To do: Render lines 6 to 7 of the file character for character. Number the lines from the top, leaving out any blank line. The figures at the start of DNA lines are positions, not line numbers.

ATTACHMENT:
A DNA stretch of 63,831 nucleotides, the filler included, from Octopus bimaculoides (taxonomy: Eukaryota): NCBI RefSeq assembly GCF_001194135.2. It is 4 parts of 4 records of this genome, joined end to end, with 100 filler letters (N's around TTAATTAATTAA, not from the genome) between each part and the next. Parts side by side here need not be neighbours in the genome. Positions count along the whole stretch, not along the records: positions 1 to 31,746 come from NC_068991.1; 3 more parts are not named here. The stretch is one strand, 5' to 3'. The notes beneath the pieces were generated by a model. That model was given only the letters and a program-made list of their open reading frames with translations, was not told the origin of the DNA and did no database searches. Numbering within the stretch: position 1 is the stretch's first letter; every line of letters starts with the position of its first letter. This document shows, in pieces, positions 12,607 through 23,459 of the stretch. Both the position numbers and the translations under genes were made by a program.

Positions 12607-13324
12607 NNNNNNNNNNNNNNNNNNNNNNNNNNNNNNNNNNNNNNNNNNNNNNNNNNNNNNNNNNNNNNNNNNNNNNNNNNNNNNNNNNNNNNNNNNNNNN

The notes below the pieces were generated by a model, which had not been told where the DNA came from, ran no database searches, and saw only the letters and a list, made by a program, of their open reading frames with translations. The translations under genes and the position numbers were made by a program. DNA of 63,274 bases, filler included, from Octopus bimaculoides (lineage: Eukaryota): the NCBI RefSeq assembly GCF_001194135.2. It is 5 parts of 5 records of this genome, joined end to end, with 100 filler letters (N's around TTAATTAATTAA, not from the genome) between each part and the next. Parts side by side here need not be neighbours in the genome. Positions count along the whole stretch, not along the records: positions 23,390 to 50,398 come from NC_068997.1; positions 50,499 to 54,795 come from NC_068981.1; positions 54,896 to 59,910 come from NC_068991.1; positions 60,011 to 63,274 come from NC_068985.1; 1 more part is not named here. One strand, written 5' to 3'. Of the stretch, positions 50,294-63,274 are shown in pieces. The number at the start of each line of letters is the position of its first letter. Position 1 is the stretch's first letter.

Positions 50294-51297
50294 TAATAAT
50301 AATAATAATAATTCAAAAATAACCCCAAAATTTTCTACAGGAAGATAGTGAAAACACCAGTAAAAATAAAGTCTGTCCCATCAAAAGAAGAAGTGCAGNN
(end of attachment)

50294 TAATAAT
50301 AATAATAATAATTCAAAAATAACCCCAAAATTTTCTACAGGAAGATAGTGAAAACACCAGTAAAAATAAAGTCTGTCCCATCAAAAGAAGAAGTGCAGNN